Scilla-Squill.-The sliced and dried bulb of Urginea Scilla. From the Mediterranean coasts.

Characters.-Bulb pear-shaped, weighing from half a pound to ten pounds; outer scales membranous, brownish-red or white; inner scales thick, whitish, fleshy, juicy; taste mucilaginous, intensely and disagreeably bitter, somewhat acrid. The dried slices are white or yellowish-white, slightly translucent, scentless, disagreeably bitter; brittle, and easily pulverisable if very dry, but if exposed readily recovering moisture and flexibility.

Substance resembling Scilla: Tragacanth, which is more horny.

Composition.-Squill contains, besides the usual constituents of plants, an active bitter glucoside scilla'in. Another substance called Scillitin is really but an extract of variable strength and properties.

Dose, in powder.-1 to 3 gr.

Preparations. 1. Acetum Scillae.-1 in 8. Lose, 15 to 40 min.

From Acetum Scillae are prepared: a. Oxymel Scillae.-5 of the Acetum with 8 of Honey.

Dose, 1/2 to 1 fl.dr.

b. Syrupus Scillae.-1 of the Acetum with 2 of Sugar.

Dose, 1/2 to 1 fl.dr.

2. Pilula Scillae Composita

Pilula Scillae Composita. Squill, 1 1/4 ; Ginger, 1; Ammoniacum, 1 ; Hard Soap, 1; Treacle, 2. Dose, 5 to 10 gr.

3. Pilula Ipecapuanhae Cum Scilla

Pilula Ipecapuanhae Cum Scilla. 1 in 7. Dose, 5 to 10 gr.

4. Tinctura Scillae

Tinctura Scillae. 1 in 8. Dose, 15 to 30 min.

Action And Uses

The action of this important drug so closely resembles that of digitalis, that it is unnecessary to give it in detail. The student is therefore referred to all that is said respecting digitalis (page 310), and will apply it to squill. Briefly, it produces the same increase of vigour and diminution of frequency of the cardiac action; the same contraction of the peripheral vessels and rise of pressure, followed by relaxation commencing in the renal arterioles; and therefore the same kind of diuresis.

Squill is employed in the same class of cases as digitalis, most frequently in combination with this drug, diuretics being most active when given together. It must not however be given continuously, but with occasional intermissions, when it is more actively diuretic and less irritant to the stomach and kidney.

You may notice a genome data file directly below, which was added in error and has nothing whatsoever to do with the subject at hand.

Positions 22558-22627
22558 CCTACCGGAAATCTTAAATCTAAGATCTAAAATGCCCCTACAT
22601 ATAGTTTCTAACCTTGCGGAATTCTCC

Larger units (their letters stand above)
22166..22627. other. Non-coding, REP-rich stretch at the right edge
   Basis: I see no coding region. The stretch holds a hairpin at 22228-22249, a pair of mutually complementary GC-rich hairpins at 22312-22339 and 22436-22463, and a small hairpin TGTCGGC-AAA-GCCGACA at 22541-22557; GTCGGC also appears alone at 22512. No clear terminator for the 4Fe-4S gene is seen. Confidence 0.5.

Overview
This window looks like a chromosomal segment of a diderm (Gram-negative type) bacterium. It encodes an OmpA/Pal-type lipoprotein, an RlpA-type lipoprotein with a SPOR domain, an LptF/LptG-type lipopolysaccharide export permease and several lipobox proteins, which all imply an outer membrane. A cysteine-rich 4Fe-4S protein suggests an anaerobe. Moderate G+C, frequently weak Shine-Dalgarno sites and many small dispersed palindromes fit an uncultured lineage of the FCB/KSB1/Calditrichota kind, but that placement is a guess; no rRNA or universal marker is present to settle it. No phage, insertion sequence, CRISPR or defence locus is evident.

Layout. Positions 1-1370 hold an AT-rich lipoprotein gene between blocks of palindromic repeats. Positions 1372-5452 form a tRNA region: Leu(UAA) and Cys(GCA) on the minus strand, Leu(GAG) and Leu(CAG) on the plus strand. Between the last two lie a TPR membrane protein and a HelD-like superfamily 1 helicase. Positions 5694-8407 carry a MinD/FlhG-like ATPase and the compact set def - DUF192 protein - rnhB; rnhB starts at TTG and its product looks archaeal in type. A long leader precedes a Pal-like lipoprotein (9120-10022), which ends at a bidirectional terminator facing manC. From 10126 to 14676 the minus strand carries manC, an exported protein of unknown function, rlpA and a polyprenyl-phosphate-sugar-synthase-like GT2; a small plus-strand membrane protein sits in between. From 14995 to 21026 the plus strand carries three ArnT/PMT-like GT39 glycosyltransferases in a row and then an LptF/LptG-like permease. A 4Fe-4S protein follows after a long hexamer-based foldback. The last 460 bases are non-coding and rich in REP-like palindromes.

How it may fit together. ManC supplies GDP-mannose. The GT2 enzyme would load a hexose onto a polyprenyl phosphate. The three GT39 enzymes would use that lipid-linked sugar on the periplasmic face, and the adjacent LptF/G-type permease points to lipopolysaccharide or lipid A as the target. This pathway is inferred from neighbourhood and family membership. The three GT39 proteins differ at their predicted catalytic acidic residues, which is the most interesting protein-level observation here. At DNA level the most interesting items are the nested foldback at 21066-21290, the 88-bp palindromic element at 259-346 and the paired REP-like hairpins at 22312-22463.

Two properties, however, distinguish squill from digitalis, and have to be carefully observed:

1. Squill is much more irritant to the stomach and intestines than digitalis, causing vomiting and purging in full doses, and very liable to produce dyspepsia even in medicinal quantities. It is thus a drug which must often be withheld when most clearly indicated, one of the first principles of therapeutics being never to derange the stomach.

2. Squill is a powerful expectorant. This action is probably a remote local one, the scillain stimulating the bronchial wall during excretion, as it irritates the gastro-intestinal wall during absorption, in this respect resembling ipecacuanha (emetin) and senegin. It is much employed as a stimulant expectorant in bronchitis, when the indication is to increase the local circulation and secretion, and accelerate the removal of the products. It is therefore suitable for chronic cases, especially if the right ventricle be secondarily affected, as it strengthens the heart and promotes diuresis. It is contra-indicated in acute bronchitis, in interesting contrast to ipecacuanha (see Ipecacuanha, page 267); and must also be withheld when the stomach is feeble or deranged, as in phthisis. The routine use of squill for all kinds of cough is to be deprecated.

Convallaria.-The entire plant of Convallaria majalis, the Lily of the Valley. {Not Officinal.)

Characters.-Leaves radical, usually two, oblong, tapering at both ends, 4 to 6 inches long. Flower stem leafless, radical, shorter than the leaves. Flowers drooping, bell-shaped, in a loose raceme.

Composition.-Lily of the valley contains two glucosides, convallarin, crystalline, insoluble in water; and convallamarin, white, amorphous, bitter, and soluble in water and in spirit.

Non-officinal Preparations.

Extract of Convallaria.-Aqueous. Dose, 2 to 8 gr. Convallamarin.-Dose, 1/2 to 2 gr. An Infusion may also be used.

Action And Uses

Convallaria has an action very similar to that of squill and digitalis, the active principles of which are also glucosides. In medicinal doses it slows and strengthens the heart, raises the blood pressure, and is a decided diuretic. It has proved remarkably useful in some cases of cardiac dropsy. At the same time it is a gastro-intestinal irritant like squill, this effect being due to the convallarin, whilst the convallamarin acts on the circulation. Aqueous preparations, or the pure convallamarin, should therefore be given.